Thank you for the information, I am a ways out of needing an engine but want to do some research to find an engine that will work for the 750 and not cost more then the plane. Any input you have will be appreciated. I also like your modified wing design and plan to use it on the plane rather than the slats. Thank you again for your response.
I checked the photos...Ok for the elevator. I went to the Savannah website and checked their VGs on wings. They are all spaced equally for the entire wing...I guess that if you wanted the wing to stall inboard first you would want to have more VGs (spaced closer) near the wingtip compared to the ones installed near the cabin...
Since the 701 has washout at the tip and flaps are somewhat down (compared to the ailerons), our wings will always stall from the cabin outward to the tip, we can also use the equal spacing for the wing VGs. The 701 wingtip and aileron should continue to stall last thus retaining full attitude control.
Still pondering... and with the weather being so-so, not yet ready to install.
If you were to put 1 Vg every 60mm (6cm) you would need 5 per foot X 12 feet per wing = 60 per wing (120 for 2 wings) !!!
The wing kit only has 46 aluminum VGs... If I wanted to put them at equal distance, I would have to put them 6 inches apart for the whole wing... (23 per wing = 1 every 6 inches)...
I understand that if you wanted the center part of the wing to stall first, you would put the wingtip VGs closer together than the ones near the wing root... But how close and is it needed for our CH701s?
That's where I took the info but the placement is for their PLASTIC VGs and mine are like yours Aluminum...So, I'm still trying to figure out the spacing. The placement on the wing is OK but the different spacing (outboard/inboard) is still being debated...
Hi Ron the weight and ballence came to 735 lbs and I am at the forward limit at 11 .5inches empty .personally I would like to move my battery back to the back of the plane as I think the forward limit doesn't work well for the solo ops and I don't think I can add enough weight to the plane to reach the rear limit at 1200 lbs gross so I think I will just move my battery back and I think it will fly better not that there's anything wrong with wats the set up now I just think that it will make slow flight landing even easier all good thanks Jim. When are you going to be flying
Hi Ron yes it was worth the wider cabin ,I flew a stock 701 for a few days with two people on board before I got my papers and it flys the same but it feels like a much larger plane in fact I had mine and the stock 701 side by side and every one was commenting on how much bigger mine looked also because I made the gear 3 inches longer and mine has larger tundra tires but the flight characteristics feel the same .very very happy with it .thanks Jim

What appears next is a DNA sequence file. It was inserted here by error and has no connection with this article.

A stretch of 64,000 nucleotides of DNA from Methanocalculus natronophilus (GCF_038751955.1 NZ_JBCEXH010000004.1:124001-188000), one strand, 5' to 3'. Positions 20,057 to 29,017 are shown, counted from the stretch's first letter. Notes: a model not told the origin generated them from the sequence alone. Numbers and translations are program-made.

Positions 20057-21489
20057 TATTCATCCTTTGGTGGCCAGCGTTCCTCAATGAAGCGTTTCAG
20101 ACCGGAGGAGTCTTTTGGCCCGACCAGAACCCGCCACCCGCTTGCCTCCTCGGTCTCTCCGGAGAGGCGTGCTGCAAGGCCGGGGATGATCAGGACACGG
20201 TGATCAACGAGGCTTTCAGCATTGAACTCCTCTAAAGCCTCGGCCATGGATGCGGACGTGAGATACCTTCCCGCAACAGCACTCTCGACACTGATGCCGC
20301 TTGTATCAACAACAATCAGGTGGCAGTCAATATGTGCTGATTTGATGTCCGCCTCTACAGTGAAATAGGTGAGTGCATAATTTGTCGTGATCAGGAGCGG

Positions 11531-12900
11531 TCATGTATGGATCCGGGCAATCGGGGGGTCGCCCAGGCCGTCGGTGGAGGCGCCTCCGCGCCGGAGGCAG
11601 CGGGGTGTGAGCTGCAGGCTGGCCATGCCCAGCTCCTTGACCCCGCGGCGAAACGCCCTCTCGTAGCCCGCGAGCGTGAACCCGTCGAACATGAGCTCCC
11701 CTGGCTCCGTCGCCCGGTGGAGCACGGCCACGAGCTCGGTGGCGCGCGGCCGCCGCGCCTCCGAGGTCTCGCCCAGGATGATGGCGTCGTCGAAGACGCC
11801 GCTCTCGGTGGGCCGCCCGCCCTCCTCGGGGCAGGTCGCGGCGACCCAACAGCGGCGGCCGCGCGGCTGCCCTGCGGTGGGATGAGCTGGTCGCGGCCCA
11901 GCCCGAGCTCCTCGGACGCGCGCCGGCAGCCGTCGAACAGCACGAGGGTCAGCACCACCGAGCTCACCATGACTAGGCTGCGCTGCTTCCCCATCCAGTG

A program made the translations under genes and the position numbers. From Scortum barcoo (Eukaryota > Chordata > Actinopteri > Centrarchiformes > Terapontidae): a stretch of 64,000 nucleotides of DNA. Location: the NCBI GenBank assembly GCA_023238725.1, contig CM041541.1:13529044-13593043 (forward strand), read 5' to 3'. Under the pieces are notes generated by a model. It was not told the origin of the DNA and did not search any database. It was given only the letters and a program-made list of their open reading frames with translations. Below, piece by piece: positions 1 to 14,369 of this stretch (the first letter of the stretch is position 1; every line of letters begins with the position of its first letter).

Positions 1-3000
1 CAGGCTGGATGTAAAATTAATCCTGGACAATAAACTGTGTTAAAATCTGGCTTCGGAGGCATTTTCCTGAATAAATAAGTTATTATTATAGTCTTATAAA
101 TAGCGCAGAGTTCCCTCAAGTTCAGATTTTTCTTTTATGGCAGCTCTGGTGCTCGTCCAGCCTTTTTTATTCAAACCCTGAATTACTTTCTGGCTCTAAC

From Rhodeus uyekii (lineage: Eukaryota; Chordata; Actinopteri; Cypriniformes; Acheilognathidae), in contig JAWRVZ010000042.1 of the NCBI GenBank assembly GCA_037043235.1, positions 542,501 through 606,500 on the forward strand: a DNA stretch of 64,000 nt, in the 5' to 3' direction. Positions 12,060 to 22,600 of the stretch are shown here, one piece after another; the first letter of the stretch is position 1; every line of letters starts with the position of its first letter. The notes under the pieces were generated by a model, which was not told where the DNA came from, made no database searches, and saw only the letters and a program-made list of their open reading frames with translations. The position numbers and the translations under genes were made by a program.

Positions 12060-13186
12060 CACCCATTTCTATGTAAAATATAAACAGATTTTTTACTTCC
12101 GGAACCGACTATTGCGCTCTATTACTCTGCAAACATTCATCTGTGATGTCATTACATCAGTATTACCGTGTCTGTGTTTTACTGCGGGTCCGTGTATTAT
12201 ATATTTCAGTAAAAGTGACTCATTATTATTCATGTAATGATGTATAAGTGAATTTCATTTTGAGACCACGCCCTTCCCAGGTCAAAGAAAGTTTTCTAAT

Ron you are correct I know nothing about the particular Porche version of the VW engine you are building. I do have several friends that drive Porche, and if the engine you are using is out of the 944 then I can also tell you the 944 suffered a catastrophic failure at 45,000 km when the timing belt failed (belt was 10 yrs old). I did not intend to offend you by my comment, I was only wondering if you were aware of other builders efforts with VW engine conversions. I have some first hand experiences with Subaru conversions in both the CH601HD & CH701 airframes, and none of it has been good. I'm sorry if my comment upset you. Enjoy you build.
Wayne Clagg has installed a Rotax 912S engine in his CH701. He "invested" over $10,000 in machining, and time trying to make the VW work as an aircraft engine. He might be worth talking to before you travel the same road. Just a thought.?
I just found out a few minutes ago. I am just devastated. We had talked a few times about his issues but he preferred to not discuss it, he wanted to talk Vw's to keep his mind off it. I really, really, just don't what to say. What a loss. Wayne
Hi Ron, yes you are right about other people not knowing much about engines. I am satisfied with my test results, confident that the fat fin mod is a huge help. The original test heads were used, at times being up to 500 degress around the plug hole. I wanted to try the experiment on a disposable set of heads for obvious reasons. After 11 hours I had a crack develop between the valve seats on munber two cylinder but all the other cylinders were perfect and required NO valve adjustments for the entire time. I am confident the crack is a result of the heads having been cooked for 60 hours before I modified them. The exhaust valve on number required adjustment from the start of the fat fin test, every 1.5 to 2 hours run time. I have two hours on the new heads and when I checked the stud torque and valve adjustment I found them both to be good. Stay tuned.Wayne
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